Fried Rice and Satay on UA Economy

Fried Rice and Satay

Here was the economy class meal on United this morning, featuring what seemed to have been the first time that I'd seen satay served on board. It certainly wasn't SQ's version with the peanut sauce and onions, but it was a needed break from the usual omelette. The rest of the meal was easily forgettable.

Putu Mayam at the SATS Premier Lounge

Putu Mayam

Cool - they had idiyappam (or at least, the local version of it, putu mayam) at the airport lounge today. Granted, it was only sugar and coconut on the side without any curry to go with it, but it's a nice break from the usual porridge.

Friday, January 25, 2008

Some Kind of a Chinese Meatball

Some Chinese Meatball

Here's some kind of Chinese meatball from that martial arts theme restaurant on Temple Street in Singapore. They were so proud of it that they put it at the top of the menu, and only served them individually. There was a salted egg yolk in the center of the meatball that gave it all the more of an edge.

To me, this is much better than that fen jen pork rib stuff, since you still get the steamed sticky rice coating but don't have to deal with all of those bone fragments. I'm not sure if I understand why they made the point that you can only have one though; regardless, I'm sure that your cholesterol count will be thankful.

Wednesday, January 23, 2008

Bistro Petit Salut, Jalan Merah Saga

Salmon Tartare

Wow - I enjoyed this place. I had always avoided it (44 Jalan Merah Saga #01-54, 6474-9788) despite a number of suggestions in the past given that I've never really been that big on French food. But a colleague suggested coming here for good steaks, and I'm glad that we did.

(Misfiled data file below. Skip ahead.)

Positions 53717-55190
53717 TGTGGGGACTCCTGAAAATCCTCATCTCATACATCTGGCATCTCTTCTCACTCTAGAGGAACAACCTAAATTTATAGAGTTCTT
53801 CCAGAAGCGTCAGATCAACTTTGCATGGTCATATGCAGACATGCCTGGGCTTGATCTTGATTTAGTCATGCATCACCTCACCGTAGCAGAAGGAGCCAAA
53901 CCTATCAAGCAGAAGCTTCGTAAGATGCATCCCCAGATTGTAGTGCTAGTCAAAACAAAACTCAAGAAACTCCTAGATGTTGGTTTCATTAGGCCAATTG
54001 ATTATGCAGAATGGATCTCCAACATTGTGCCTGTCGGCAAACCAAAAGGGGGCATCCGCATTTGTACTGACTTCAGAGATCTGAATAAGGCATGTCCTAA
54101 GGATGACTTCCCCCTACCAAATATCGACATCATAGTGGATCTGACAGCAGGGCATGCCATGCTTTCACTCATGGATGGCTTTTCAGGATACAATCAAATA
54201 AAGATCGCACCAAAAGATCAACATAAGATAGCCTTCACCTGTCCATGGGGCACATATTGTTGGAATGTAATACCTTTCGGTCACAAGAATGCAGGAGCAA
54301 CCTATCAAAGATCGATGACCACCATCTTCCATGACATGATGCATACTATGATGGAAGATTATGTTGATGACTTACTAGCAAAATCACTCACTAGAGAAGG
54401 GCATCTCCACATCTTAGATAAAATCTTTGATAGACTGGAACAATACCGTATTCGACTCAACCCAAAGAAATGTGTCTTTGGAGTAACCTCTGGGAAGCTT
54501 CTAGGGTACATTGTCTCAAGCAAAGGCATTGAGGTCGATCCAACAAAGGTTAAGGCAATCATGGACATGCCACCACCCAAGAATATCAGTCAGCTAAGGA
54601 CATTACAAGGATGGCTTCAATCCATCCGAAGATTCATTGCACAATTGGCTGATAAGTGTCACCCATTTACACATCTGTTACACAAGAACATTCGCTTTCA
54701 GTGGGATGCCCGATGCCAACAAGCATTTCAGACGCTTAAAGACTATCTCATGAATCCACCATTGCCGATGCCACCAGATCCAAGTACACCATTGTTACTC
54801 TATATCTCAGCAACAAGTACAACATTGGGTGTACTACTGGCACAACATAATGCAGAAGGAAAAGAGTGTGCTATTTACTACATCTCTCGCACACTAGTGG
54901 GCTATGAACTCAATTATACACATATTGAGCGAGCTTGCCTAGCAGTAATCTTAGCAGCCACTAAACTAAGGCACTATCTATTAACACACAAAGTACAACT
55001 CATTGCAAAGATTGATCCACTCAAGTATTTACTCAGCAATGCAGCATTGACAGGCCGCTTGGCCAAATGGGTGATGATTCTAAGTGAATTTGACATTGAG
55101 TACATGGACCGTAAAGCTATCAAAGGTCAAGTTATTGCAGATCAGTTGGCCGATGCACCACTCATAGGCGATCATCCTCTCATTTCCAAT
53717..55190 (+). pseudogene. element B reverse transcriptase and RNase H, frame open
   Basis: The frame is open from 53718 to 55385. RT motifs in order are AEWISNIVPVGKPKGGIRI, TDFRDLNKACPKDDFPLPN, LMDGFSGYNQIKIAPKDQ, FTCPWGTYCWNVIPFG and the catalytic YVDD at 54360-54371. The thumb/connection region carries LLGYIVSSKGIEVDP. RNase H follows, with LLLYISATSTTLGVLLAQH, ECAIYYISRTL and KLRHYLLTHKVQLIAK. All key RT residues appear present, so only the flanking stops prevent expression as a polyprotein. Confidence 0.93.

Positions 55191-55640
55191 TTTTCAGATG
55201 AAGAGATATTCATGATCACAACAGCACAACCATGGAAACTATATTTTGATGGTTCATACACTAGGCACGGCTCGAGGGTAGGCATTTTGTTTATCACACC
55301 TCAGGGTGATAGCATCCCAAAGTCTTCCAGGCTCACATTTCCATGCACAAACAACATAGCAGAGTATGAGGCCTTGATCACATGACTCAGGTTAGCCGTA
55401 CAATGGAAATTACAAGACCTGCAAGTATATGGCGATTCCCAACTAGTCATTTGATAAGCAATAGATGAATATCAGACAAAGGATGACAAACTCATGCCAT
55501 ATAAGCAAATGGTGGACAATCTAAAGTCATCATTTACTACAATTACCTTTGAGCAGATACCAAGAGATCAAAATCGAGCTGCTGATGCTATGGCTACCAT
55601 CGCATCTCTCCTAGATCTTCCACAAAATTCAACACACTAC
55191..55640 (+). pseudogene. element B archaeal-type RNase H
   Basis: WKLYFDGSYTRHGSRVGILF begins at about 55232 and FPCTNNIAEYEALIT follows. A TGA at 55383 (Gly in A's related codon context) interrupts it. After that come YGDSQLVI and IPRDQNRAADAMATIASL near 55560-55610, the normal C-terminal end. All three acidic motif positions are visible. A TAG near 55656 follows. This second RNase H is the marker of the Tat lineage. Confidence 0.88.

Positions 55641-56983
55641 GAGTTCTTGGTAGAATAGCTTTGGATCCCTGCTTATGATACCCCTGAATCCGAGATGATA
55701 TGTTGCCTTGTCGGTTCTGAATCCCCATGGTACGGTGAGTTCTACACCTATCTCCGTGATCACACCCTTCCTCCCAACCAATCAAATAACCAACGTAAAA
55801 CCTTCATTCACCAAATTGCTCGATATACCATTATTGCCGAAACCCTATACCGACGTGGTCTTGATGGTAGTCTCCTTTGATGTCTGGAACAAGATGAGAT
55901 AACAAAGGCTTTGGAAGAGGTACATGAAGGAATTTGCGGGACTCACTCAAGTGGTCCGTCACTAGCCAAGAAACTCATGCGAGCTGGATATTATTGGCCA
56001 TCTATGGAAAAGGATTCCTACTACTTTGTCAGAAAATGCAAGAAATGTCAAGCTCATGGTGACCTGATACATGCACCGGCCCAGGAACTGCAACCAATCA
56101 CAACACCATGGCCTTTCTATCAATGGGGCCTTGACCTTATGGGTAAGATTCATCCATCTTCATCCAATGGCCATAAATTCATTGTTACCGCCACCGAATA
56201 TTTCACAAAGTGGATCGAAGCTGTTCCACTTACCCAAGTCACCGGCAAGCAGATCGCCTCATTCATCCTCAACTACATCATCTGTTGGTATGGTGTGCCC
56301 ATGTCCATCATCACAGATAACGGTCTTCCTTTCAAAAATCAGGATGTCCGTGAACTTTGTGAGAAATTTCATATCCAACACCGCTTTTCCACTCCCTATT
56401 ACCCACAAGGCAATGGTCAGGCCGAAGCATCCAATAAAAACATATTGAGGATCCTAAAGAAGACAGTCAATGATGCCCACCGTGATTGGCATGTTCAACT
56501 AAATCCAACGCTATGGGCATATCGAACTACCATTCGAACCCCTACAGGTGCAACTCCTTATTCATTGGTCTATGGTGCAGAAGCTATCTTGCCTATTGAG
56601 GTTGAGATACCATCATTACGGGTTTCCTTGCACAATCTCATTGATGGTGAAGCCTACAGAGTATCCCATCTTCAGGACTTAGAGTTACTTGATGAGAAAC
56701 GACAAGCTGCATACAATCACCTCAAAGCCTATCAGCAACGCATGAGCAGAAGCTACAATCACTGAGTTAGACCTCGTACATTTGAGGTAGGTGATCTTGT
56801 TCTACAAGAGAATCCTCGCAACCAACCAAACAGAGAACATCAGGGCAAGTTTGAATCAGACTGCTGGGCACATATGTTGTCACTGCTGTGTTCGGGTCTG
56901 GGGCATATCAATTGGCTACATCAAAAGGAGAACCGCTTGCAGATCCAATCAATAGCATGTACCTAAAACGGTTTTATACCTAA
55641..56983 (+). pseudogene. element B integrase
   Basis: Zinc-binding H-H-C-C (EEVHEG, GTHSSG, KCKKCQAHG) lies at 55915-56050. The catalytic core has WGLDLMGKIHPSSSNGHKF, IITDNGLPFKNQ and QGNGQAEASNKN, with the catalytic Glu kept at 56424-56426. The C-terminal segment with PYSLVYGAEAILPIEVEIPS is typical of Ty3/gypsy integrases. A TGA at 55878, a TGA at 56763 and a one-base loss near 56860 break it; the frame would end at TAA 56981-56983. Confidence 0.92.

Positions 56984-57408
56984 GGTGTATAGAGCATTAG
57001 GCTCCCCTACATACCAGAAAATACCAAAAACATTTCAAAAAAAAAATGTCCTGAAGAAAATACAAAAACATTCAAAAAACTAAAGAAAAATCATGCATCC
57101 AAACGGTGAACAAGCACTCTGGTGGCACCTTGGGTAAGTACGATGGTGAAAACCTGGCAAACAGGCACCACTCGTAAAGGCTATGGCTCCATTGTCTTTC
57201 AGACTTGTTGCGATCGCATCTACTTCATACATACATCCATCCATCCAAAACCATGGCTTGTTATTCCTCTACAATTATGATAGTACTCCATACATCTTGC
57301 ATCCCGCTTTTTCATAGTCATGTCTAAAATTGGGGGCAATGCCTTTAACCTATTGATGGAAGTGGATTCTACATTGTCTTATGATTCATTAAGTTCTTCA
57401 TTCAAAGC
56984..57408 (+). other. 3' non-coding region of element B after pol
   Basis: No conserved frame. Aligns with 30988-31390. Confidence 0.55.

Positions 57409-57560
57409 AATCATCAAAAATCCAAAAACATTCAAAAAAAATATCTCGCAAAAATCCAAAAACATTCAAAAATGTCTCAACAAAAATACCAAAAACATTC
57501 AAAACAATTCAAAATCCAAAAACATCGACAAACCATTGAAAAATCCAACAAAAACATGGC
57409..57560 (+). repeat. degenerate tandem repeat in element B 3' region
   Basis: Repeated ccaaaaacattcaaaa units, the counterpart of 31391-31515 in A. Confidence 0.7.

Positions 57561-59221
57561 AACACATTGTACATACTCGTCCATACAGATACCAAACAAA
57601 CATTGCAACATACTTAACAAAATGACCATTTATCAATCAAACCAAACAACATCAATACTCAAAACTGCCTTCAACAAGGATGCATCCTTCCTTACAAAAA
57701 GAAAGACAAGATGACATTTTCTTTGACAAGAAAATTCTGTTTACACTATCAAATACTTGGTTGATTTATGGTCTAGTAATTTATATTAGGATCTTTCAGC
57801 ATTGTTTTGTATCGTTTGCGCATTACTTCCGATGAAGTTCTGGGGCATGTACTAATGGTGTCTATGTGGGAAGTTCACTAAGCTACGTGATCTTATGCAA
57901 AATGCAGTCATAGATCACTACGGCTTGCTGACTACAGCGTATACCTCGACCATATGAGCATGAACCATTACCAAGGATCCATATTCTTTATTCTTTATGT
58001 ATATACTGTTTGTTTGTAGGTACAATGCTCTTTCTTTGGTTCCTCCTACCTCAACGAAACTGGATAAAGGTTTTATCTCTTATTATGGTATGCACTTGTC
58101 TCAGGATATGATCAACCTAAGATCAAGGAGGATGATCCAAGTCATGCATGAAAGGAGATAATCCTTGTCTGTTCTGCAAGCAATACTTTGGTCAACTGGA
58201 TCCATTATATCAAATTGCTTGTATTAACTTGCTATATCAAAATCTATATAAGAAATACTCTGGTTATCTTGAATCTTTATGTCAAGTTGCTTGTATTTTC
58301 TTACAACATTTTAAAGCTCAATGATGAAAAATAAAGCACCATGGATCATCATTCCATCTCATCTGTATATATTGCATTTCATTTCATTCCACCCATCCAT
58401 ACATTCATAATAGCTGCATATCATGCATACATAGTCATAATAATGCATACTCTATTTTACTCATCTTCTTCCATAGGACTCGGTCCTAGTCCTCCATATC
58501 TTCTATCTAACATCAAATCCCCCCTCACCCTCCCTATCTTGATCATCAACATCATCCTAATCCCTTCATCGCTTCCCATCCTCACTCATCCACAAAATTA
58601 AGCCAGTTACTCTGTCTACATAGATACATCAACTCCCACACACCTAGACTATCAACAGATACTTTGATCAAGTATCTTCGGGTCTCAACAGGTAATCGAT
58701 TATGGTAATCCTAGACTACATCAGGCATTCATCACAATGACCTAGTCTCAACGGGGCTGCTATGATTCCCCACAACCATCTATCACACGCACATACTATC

The onglet, while still requiring a bit of effort to cut in some parts, went down in a jiffy. Part of this was due to the sauce on top. I normally shun sauces on a steak, but this stuff (red wine reduction, I think?) paired up nicely enough with the meat and potatoes for me to clear the plate with ease. The salmon tartare starter that I got was also just as it looks in the photo: light and refreshing. This was a pleasant surprise. I liked it enough that I think that I'm going to come back here soon to try some other stuff. Cool.

Friday, January 18, 2008

Ramen Santouka, The Central, Singapore

Tokusen Toroniku, sans Ramen

Someone suggested this place in a comment this morning (thank you!), so I popped on down here on my way home tonight, especially when I realized that this was the ramen shop from Hokkaido that has been creating so much buzz in Southern California lately. This branch in Singapore (The Central #02-76, 6224-0668) was so new that only half of the menu was available today. Fortunately, the item that they seemed to be most proud of, the tokusen toroniku ramen, was available.

What was so special about it? The pork, which arrived separately from the soup. And what wonderfully tender slices they were...I literally stopped eating to say, "Wow." Mind you, this was completely separate from the tonkotsu broth, which was so rich that it was almost like drinking milk. Indeed, some might argue that there was so much flavor that it was overwhelming. I wished there were more of those little red pickles to help cut through all of the grease.

And that, unfortunately, will probably keep me from being a regular here, as the flavors were a bit too intense for me. (Then again, maybe it was because I just ate a full meal about one hour ago, so go ahead and call me a fat pig.) Well, my preference is still for Marutama upstairs, but I will try coming back here on an empty stomach next time (and hopefully when more of the menu is available) to give it a another run.

The French Stall, Singapore

Steam Rolled Dory Fillet with Garlic Scented Mashed Potatoes

This place has always held a bit of a novelty factor for me (544 Serangoon Road, 6299-3544), so it was good to see that they were still around after all of these years. On the premise that French food doesn't need to be pretentious nor expensive, this guy sells his food in a local open-air kopitiam. For instance, my French onion soup ran for S$4.80 (US$3.20) while my escargot ran for S$8.80 (US$5.90). The fish above was a simple S$12.80 (US$8.50).

Granted, at those prices, the cheese was not baked onto the soup, nor were the snails presented in any shells or containers, but the objective was achieved: basic food at affordable prices. The fish that I got was surprisingly tender and fresh, even if that olive oil and garlic combination did start to get a bit tiresome after having seen it on the escargot earlier. Then again, I really don't know much about French food anyway, so who am I to judge?